The marine module we’re doing at the moment in the CB class is one of the most stimulating and well taught modules we’ve had yet. Our lecturer set us up by getting us thinking about the differences between marine and terrestrial ecosystems, and we’re currently looking at how inappropriate it is to use IUCN red listed criteria to work out conservation priorities for marine fish. This is a summary of the paper written by Musick in 1999 on Criteria to Define Extinction Risk in Marine Fishes.
- The World Conservation Union (IUCN) = Species extinction = vulnerable (20% decline in 10 years or 3 generations or whichever is longer), endangered (50%), critically endangered (80%)
- U.S. Endangered Species Act = Distinct Population Segment (DPS) or Evolutionarily significant Unit (ESU) = a population or a group of populations that (1) is substantially reproductively isolated from other conspecific units and (2) represents an important component in the evolutionary legacy of the species.
- 1996: IUCN workshop to find new criteria to assess extinction risk, based on: A. population reduction; B. small distribution and decline; C. small population size and decline; D. very small or restricted population size; E. quantitative population analysis (Population Viability Analysis or other), most fish falling under A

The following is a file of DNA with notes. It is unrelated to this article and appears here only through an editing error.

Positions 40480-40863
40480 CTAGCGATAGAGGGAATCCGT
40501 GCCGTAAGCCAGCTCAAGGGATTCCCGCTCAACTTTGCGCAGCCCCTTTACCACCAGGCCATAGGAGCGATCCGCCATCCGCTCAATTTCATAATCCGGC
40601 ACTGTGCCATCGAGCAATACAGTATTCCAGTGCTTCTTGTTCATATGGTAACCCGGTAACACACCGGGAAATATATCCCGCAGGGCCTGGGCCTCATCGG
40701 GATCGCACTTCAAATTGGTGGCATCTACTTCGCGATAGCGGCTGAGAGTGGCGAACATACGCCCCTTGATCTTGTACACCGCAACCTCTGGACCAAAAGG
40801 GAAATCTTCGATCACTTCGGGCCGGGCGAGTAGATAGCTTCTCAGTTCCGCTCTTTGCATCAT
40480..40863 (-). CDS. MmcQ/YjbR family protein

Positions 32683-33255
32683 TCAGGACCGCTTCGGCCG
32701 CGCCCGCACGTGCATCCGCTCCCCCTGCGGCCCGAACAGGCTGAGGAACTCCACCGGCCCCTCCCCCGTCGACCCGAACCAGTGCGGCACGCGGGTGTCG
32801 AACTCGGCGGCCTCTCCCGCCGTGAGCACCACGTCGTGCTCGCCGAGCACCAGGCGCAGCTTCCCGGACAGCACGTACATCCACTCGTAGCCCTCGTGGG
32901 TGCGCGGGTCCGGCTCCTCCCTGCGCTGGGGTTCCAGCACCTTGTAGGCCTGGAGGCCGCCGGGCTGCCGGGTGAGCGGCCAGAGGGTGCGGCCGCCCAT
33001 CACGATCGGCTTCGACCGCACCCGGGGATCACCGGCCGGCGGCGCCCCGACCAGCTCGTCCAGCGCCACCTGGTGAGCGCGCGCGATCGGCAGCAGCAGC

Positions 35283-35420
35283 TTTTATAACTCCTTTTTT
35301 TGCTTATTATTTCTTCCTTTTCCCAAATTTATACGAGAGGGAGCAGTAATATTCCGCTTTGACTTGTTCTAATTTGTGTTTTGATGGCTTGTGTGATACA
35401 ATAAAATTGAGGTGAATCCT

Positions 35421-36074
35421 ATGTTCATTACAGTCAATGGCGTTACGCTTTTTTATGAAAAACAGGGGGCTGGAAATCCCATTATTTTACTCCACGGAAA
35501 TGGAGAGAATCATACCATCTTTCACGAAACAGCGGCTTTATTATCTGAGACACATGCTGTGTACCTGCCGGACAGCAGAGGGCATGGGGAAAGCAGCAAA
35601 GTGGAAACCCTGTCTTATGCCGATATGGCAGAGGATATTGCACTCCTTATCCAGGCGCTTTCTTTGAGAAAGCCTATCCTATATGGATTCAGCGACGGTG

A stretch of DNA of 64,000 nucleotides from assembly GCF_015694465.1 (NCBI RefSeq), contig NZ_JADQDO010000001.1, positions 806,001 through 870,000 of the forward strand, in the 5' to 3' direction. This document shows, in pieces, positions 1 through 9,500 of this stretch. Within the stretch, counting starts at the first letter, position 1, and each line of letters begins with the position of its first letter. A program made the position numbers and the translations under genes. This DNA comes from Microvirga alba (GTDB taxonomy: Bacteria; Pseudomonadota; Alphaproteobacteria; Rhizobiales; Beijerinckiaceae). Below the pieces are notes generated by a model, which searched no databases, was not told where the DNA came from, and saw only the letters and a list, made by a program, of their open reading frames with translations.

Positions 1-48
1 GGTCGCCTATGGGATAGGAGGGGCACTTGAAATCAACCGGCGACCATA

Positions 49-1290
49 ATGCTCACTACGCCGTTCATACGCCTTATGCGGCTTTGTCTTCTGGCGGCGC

- BUT, a 50% reduction usually leads to maximum sustainable yield (MSY) in many fisheries, and most fishery management plans call for an 80% reduction in biomass in order to maximise yield
- Critical questions: How much decline can happen ‘sustainably’ (i.e., with uncertain/difficult recovery)? What is the minimum viable population size and how do we work this out (biological reference points)?
- Problems: lack of knowledge about critical minimum population size and depensation is the most vexing problem in assessing extinction risk in marine fishes, then assessing uncertainty (variability) in estimating vital rates and other population parameters is the second most vexing problem.
- late-maturing, long-lived animals have low intrinsic rates of increase => low resilience to extraordinary mortality
- Fishery maintenance based on compensation: higher rates of population growth at lower abundance because of reduced intraspecific competition. But there is also Depensation, Allee effect, i.e., rate of recovery is slower for things that are more greatly reduced.
American Fisheries Society will use the following criteria to evaluate the risk of extinction among marine fishes taking into account the context of the biology of the DPS under consideration: Rarity, Specialization in Habitat Requirements,
Endemicity or Small Range, and Population Decline (which is evaluated according to the productivity or resilience of the Distinct Population Segment). Productivity is worked out by taking into account 1) the intrinsic rate of increase, r, (expressed as an instantaneous or annual percentage); the von Bertalanffy growth coefficient, k; fecundity, (Fec); age at maturity, (Tmat); and maximum age(Tmax).
Note that reef fish need a different approach altogether (Marine Protected Areas / no-take zones)